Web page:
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Beer brewed with surplus bread

British beer brand "Toast Ale" use bread that otherwise will be thrown away

Photo of Shengmin
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  • Founder's story & Motivation

Tristram Stuart, an international award-winning author, speaker, campaigner, and expert on the environmental and social impacts of food production. He created Toast Ale in 2015. All profits go to Feedback, the charity Tristram founded, which aims to put a stop to food waste.

Tristram was inspired by the Brussels Beer Project, who created Babylone with bread that would otherwise be wasted based on an ancient Babylonian recipe – making beer out of bread is an “innovation” that may be as old as bread itself!

  • Why is bread wasted?

Bread is wasted throughout the supply chain.  Bakeries often have extra loaves at the end of the day as demand is affected by many factors, including the weather.  Artisan bakers put their hearts into baking and hate to see it go to waste so most do manage their stock carefully.  Supermarkets dispose of bread that is past the sell-by date, even though it is usually still perfectly edible.  Sandwich manufacturers have to discard the crust end of loaves because, whilst they taste just as good, consumers find them less attractive. Have you ever noticed that sandwiches you buy in a shop never use the end pieces? Consumers also waste vast quantities in our homes – we need to get better at freezing bread and using stale bread innovatively in the kitchen.

  • Why Beer?

Beer stores the delicious and nutritious calories bread provides, if the bread cannot be eaten in time, in a way that is still tasty, while also having a much longer shelf life. We want to keep all of the bread’s calories in the human food supply chain. Beer allows us to do that, placing it very high in the hierarchy of ways to manage surplus food – what we call the “food waste hierarchy”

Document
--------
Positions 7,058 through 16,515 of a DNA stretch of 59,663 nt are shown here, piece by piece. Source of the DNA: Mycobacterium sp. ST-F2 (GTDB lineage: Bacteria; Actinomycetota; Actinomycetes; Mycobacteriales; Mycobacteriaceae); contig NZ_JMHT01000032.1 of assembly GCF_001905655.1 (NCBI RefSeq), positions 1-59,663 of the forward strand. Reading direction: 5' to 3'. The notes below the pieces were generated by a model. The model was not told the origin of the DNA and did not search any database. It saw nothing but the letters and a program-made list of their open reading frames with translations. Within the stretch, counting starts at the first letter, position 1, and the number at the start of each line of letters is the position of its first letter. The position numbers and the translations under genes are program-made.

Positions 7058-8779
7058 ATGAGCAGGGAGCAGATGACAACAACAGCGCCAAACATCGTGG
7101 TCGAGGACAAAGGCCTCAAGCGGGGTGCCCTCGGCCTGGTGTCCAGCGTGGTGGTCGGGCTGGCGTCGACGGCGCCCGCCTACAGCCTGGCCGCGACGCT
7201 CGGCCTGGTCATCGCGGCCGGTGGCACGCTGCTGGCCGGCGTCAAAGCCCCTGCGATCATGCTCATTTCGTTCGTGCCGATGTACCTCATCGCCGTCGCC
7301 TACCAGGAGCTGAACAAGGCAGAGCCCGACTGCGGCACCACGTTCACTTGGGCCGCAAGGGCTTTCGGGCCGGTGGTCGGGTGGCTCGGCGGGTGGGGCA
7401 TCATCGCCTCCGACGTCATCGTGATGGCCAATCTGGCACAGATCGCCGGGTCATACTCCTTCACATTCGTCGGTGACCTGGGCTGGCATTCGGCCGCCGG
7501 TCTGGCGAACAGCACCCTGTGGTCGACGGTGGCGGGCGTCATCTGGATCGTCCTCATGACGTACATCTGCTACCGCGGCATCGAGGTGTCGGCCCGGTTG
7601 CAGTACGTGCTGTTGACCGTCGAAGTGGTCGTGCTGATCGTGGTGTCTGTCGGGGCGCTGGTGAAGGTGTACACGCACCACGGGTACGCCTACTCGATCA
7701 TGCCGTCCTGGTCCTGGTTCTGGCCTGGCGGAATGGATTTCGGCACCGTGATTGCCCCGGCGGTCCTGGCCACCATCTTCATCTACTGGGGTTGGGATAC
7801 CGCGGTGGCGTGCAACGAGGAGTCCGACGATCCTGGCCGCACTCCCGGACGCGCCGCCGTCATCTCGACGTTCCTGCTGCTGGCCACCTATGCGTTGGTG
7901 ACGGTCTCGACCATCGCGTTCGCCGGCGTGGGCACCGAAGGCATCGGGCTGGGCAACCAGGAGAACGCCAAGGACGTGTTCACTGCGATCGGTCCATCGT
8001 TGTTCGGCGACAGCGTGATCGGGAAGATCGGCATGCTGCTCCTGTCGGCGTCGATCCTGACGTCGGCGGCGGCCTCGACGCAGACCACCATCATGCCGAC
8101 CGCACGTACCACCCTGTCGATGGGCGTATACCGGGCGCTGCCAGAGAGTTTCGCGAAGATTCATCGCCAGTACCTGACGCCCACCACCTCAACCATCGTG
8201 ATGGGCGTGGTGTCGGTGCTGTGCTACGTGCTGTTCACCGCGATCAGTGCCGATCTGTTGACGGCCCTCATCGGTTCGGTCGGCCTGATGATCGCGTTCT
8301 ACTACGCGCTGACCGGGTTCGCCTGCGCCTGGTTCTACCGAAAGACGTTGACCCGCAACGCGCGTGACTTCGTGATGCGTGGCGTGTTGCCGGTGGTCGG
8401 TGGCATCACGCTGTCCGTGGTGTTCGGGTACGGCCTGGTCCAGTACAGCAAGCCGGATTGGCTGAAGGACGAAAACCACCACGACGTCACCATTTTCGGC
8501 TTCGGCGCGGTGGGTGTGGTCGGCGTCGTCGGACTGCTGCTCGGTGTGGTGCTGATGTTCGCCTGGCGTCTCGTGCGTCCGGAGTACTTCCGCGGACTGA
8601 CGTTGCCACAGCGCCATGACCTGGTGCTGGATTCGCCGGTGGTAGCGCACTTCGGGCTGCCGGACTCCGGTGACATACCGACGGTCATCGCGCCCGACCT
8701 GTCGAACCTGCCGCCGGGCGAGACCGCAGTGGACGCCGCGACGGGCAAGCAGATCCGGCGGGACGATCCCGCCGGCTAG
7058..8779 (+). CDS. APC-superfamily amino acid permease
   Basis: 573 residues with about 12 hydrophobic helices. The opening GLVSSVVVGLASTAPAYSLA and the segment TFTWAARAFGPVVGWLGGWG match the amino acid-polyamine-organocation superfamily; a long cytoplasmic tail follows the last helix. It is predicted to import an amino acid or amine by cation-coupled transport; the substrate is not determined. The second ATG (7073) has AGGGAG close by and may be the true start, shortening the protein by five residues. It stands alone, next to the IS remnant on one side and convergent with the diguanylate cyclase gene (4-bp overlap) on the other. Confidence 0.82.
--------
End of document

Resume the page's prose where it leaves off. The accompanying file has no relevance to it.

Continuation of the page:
• How it made?

This method of using surplus bread also takes priority over using the surplus bread for Toast Ale. When sourcing bread from sandwich makers, delis, and bakeries, Toast Ale always first discuss whether the bread could be given to food redistribution charities instead. Only when this is not possible do they take the bread to make into beer. The surplus bread hierarchy is 1) reduce, 2) redistribute, 3) brew

Toast Ale combine breadcrumbs with malted barley, oat husks, Bramling Cross and Chinook hops, yeast and water. Bread is packed with carbohydrates, which are broken down to sugar by amylase, then yeast converts the sugar to alcohol.

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What is a provocation or insight that might inspire others during this challenge?

Surplus food in different culture can be turned into different products, e.g. consider rice in Asia. According to the "food waste hierarchy", there's a priority to keep surplus food in human food supply chain.

Tell us about your work experience:

I work as a design researcher in a food innovation company in Shanghai. We are currently working on a project related to food waste :)


Join the conversation:

Photo of Kate Rushton

Thank you Shengmin for highlighting an unusual use for food waste. I am wondering if there could be a link to these research posts:

What do you think? Do you think is possible to use these other sources of food as feedstock for the beer?

Photo of Shengmin

Hi Kate, it's great that you mentioned the "ugly" veggie/fruit problem.
These veggie and fruit might not be an ingredient for beer but they could make up a cider I guess :D
Otherwise, they can be turn into jam, chutney or fruit jerky as some start-ups already doing it.
Check out this post:
and this company called Snact who make fruit jerky out of surplus fruit

Photo of Toast Ale

Hi @InnovKate Other sources of food can be added to beer to give it interesting flavours. For example The Real Junk Food Project recently collaborated on a brew that uses overripe pears. For the feedstock for Toast, bread replaces 1/3 of the malted barley that would otherwise be used to brew beer. There is a huge amount wasted every day - 44% of all bread produced - so we are focusing on saving the humble loaf.

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